The crate stood as it had been carried from Washington with the top on and the connecting hose extended upward through a hole made in the low roof in order that the slowly accumulating reconverted gas might escape in safety.

"Mebbe," said Jellup, "mebbe yes and mebbe no. I guess they ain't nothin' agoin' to explode that ain't set afire."

Ned noticed with satisfaction that the lid was properly locked. Jellup noticed it too. Without a word, he turned and easily found Ned's keys. Again he approached the crate, looking over the keys.

"Jellup," exclaimed Ned in alarm, "there's gas in that box, and if you go near it with a light you'll blow us all up."

"Gas, eh?" answered the eager Jellup. "Don't run no sich bluffs on me."

"I warn you," cried Ned as the man approached the box, "it's taking your life in your hands."

Something in the tone of Ned's voice must have alarmed Jellup, for he paused. Then he retreated a few steps and handed the almost burned out candle to the vigilant Domingo.

"I allow I kin jest hev a look without no light to oblige you. I've been purty curious about this precious package ever since I see it. And ye'r a sight too anxious consarnin' my safety."

What might really happen Ned did not exactly know. The gas generated from the liquid hydrogen was highly inflammable and explosive when confined. But the evaporation was exceedingly slow and the exhaust hose should easily carry the forming gas in safety to the air. But even a small accumulation might be in the partly depleted bulbs or the top of the crate and a fire would certainly ensue even if there was no violent explosion. And besides, just beneath the lid was their money-the cash Ned had secured for their further expenses and the return home.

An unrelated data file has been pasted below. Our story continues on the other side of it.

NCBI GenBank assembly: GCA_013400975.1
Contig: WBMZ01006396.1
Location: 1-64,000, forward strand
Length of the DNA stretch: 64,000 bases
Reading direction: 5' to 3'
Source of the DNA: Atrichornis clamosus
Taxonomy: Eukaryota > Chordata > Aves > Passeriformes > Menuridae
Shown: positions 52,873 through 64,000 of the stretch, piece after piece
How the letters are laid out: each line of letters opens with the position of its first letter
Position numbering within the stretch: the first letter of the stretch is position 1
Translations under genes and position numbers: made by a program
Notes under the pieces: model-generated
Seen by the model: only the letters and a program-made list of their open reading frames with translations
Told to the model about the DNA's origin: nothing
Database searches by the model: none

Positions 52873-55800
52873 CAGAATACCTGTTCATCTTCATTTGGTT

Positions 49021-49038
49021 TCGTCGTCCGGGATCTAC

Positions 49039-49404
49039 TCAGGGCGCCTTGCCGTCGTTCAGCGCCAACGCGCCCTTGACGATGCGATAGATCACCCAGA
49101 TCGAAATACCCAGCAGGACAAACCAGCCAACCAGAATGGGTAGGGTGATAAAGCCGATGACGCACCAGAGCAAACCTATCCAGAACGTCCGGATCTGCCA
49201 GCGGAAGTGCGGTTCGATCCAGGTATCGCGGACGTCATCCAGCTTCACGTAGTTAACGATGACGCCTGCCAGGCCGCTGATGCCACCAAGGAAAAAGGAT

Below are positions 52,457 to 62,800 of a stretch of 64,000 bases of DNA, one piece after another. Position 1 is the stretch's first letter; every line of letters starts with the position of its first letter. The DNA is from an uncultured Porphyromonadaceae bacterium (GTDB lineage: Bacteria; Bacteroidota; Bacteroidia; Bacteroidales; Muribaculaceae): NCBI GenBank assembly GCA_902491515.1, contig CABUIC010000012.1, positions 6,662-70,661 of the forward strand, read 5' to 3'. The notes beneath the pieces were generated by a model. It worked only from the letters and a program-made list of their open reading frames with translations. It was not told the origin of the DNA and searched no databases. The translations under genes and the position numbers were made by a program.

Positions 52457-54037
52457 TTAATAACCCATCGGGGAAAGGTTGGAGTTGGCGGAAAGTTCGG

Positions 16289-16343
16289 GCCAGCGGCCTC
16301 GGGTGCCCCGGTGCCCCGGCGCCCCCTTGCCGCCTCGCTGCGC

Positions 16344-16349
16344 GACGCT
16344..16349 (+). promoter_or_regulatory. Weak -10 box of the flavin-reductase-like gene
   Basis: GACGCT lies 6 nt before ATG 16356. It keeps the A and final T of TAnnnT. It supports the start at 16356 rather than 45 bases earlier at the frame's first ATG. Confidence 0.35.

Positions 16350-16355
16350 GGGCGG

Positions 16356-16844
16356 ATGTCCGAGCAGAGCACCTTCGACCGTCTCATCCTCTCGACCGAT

"We are anxious for all of us," explained Alan.

"And mebbe anxious fur something else," sneered the marshal. "I reckon a peek in the dark ain't agoin' to hurt no one-an' it may help some."

"Drop on your face, Alan," whispered Ned, "and lie flat."

It was the only precaution they could take. Both felt that all their plans might end in a moment. But Ned could not resist watching-even though his face was close to the floor. He saw Jellup examine each key, guess the right one at once and then insert it in the lock. Yet, despite his assumed bravado, it was apparent that the man had considerable apprehension. For, before he turned the lock, he motioned to Domingo to retire further with the candle.

Finally, as if summoning his courage, the avaricious marshal snapped the key, threw back the catches on each end of the crate and then slowly and gingerly and at arm's length began to lift the lid. With the top an inch ajar he paused, waited a moment or two, and then began sniffing as if searching for an odor.